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Monday, 1 October 1906

Senator DOBSON (Tasmania) .- The Minister cannot expect us to pass this Bill without discussion, and I must saythat I regard this item as a mere throwing away of money. I do not think that the Minister is doing it intentionally, but he is, in my opinion, making an absolutely wrong use of the statement of the expert, Mr. Newport. I do not believe that the evidence of that gentleman was ever given with any regard whatever to a bounty on cocoa. His evidence is simply that of an expert in Queensland, and I presume it has been taken from the Agricultural Gazette, or some similar publication. The Minister will not, I think, assert that the statements of Mr. Newport are in any way an expression of opinion on the question whether a bounty should be granted on the production of cocoa. In one part of his statement, Mr. Newport says that along the rivers in Queensland there is suitable land for growing cocoa, but in another part he says that cocoa requires to be grown at an altitude of 2,000 feet. Now, there are no rivers in Queensland at an altitude of 2,000 feet.

Senator Givens - Oh, yes.

Senator DOBSON - It seems to me that there is a contradiction in Mr. Newport's statement. I do not believe that that gentleman has ever been asked, or has ever considered, whether it would be wise for the Commonwealth to grant a bonus on the production of cocoa. If Mr. Newport had been asked the question, does the Minister think that he would agree that the paltry bounty of £1,000, now proposed to be increased to £2,000, would be sufficient, especially when it is considered that the cacao tree does not bear until the ninth year ?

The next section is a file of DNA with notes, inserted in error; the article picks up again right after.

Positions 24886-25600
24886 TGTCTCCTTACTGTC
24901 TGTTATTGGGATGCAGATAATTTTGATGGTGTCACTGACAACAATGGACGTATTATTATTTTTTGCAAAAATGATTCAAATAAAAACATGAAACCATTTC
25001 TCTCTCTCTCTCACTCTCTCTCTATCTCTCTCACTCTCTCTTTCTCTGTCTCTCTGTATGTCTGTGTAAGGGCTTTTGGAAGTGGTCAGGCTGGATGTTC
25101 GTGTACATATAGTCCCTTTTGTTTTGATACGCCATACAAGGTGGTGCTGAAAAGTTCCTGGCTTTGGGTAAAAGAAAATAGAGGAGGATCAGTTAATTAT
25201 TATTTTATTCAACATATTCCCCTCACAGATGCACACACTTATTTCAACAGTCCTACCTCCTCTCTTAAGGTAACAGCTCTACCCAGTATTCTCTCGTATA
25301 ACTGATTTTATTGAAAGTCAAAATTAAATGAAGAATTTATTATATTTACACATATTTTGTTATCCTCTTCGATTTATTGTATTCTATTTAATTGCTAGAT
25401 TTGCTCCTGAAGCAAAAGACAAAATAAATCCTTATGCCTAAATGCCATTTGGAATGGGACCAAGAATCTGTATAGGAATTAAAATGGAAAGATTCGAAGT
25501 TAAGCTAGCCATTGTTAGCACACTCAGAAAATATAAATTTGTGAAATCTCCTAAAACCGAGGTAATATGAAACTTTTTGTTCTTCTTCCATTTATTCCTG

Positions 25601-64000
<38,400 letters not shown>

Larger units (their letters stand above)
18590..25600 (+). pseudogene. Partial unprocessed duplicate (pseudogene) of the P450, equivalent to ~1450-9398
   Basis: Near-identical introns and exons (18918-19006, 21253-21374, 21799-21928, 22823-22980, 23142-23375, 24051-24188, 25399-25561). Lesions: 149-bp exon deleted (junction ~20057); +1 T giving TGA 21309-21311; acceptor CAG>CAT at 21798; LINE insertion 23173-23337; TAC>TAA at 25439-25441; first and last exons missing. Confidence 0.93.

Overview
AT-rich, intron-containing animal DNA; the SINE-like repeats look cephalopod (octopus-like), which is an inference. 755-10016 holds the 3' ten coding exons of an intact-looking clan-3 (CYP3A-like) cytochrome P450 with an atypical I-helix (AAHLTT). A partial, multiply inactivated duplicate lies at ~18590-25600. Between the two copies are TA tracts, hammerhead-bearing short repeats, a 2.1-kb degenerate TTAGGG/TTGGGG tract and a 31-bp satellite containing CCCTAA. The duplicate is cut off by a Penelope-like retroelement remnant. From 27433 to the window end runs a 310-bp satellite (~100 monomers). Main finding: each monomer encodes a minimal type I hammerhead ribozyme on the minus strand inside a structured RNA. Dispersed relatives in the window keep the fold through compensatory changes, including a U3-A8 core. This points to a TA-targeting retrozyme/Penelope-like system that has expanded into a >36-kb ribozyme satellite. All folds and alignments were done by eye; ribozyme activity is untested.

Senator Playford - The bounty, as it stands in the Bill, is £1,000 per annum, or £9,000 altogether.

Senator DOBSON - The Minister appears to me to have utterly shirked the question of quality, which I take to be everything where cocoa is concerned. I was quite in earnest when I suggested that the Government ought to cable to Mr. Cadbury, or some other of the British manufacturers, because I think they would scorn the idea of buying a ton of Queensland cocoa. Experts would tell us that, for some reason which I do not know, Queensland is not a suitable place for its cultivation; and I do not believe that those who would obtain the bounty would be able to sell their cocoa. At any rate, the Commonwealth cannot afford to pay away £500,000 in this way ; and, of all the items, this is the one which can be omitted with most advantage. The Minister may try to "bullock" this Bill through, but all I can say is that we cannot afford the expenditure. I should be perfectly willing to grant a bounty for one good tropical industry in Queensland, but I hardly think it is fair or right that four tropical industries should all be assisted in the same State. I do not desire any bonus for Tasmania, nor do I desire to speak in any parochial spirit. But I do not think that four items should be passed all for one State, when none of the other States will have a chance of competing, and when, in any case, we cannot afford the money.

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